Background: Since the Gulf War, the international community has maintained comprehensive economic, military and political sanctions against Iraq to enforce compliance with U.N. Security Council cease-fire resolutions. The embargo has contributed to widespread suffering among the civilian population without securing Iraqi compliance with the U.N. weapons inspection regime, now suspended by Iraq after the U.S./U.K. bombing campaign in December, 1998.
USCC Position: Since the Gulf War, the USCC has repeatedly addressed how best to secure Iraqi compliance with its international obligations while easing the morally intolerable suffering among the Iraqi civilian population. The USCC has emphasized three issues:
- Iraq's responsibilities. Iraq has a duty to cease its internal repression, to end its threats to peace, to abandon its effort to develop weapons of mass destruction and to respect the legitimate role of the U.N in ensuring that it does so. Iraq has a further duty to feed and care for its citizens within available reasources.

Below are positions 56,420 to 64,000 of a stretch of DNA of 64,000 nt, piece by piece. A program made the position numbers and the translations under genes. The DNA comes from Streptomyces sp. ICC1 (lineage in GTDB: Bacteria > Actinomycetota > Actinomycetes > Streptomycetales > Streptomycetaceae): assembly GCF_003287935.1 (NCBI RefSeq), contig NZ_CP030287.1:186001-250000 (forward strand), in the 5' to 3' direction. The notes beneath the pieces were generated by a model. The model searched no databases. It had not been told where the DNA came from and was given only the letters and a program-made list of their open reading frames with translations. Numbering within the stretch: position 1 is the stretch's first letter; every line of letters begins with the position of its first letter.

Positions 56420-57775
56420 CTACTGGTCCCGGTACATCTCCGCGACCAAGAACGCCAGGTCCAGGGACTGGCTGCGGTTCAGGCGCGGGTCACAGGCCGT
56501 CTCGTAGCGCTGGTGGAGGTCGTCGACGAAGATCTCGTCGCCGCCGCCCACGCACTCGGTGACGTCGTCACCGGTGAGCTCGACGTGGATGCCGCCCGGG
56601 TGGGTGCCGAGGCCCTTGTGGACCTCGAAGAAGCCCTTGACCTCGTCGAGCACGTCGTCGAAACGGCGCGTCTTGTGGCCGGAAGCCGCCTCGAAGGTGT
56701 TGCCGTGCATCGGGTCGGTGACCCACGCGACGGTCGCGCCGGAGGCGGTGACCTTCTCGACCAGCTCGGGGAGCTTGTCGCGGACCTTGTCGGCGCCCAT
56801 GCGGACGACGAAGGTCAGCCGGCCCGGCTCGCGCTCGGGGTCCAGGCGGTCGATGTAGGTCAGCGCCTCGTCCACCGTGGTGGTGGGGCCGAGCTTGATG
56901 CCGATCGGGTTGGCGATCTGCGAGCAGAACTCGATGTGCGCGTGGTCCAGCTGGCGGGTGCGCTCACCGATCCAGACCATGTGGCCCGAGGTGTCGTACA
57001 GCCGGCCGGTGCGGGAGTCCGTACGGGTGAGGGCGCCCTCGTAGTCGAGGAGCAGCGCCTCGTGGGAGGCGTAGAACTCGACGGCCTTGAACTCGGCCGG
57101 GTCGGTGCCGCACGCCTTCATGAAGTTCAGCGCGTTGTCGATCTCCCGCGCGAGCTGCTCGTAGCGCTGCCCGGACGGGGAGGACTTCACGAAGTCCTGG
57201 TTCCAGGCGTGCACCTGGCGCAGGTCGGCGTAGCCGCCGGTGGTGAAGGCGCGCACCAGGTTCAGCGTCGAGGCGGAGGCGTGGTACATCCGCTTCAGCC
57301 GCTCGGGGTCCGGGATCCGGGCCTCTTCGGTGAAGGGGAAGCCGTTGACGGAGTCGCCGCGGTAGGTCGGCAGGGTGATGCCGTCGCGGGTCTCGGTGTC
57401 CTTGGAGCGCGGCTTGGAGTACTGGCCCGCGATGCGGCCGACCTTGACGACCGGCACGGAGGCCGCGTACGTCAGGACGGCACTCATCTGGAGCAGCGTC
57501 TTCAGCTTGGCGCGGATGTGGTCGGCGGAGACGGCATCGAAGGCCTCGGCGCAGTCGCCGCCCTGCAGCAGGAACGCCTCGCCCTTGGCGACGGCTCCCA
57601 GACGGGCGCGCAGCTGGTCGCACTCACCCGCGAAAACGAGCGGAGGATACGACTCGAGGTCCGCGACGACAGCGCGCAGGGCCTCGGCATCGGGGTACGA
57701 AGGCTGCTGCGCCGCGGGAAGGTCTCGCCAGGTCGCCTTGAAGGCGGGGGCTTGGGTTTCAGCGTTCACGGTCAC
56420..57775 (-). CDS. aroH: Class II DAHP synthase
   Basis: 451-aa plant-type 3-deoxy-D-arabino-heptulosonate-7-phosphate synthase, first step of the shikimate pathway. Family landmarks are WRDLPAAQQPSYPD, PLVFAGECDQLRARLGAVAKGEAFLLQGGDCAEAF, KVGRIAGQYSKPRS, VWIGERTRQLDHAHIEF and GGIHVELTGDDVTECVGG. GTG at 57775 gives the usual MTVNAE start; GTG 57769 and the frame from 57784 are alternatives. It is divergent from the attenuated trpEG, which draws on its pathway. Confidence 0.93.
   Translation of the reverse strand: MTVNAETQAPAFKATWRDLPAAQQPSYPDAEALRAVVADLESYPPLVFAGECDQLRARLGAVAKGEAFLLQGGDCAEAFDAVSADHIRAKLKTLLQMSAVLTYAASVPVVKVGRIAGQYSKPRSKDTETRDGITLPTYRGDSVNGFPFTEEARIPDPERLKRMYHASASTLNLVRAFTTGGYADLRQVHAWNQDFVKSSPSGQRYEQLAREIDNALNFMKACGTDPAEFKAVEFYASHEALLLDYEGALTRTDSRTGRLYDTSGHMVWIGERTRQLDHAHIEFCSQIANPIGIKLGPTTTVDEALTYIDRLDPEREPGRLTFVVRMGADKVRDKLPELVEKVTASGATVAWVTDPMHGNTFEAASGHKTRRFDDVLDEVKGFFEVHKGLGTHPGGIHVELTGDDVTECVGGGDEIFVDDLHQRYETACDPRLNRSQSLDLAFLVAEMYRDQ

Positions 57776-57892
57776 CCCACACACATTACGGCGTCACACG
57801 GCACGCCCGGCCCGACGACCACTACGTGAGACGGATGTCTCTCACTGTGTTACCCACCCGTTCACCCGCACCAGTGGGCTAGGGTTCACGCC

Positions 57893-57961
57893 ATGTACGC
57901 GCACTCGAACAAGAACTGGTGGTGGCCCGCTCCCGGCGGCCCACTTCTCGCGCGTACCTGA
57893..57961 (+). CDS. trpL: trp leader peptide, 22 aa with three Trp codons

- International community's responsibilities. The international community has a duty to avoid further harm to Iraqi civilians by quickly reshaping the embargo, lifting controls on food, medicine and essential goods, while maintaining appropriate controls on Iraq's military capacity. Doing so should not be seen as a reward for Iraq's irresponsible behavior, but as necessary to relieve a morally intolerable situation in which innocent civilians are suffering for the actions of a regime over which they have no control.
- Support for peaceful measures. The USCC has repeatedly expressed strong reservations over the use of force to compel Iraqi compliance with its obligations, judging that the most recent military strikes "unduly risk violating just-war criteria."
John F. Cullinan, S.J. (ph) 202-541-3445 (fax) 202-541-3339 e-mail: email@example.com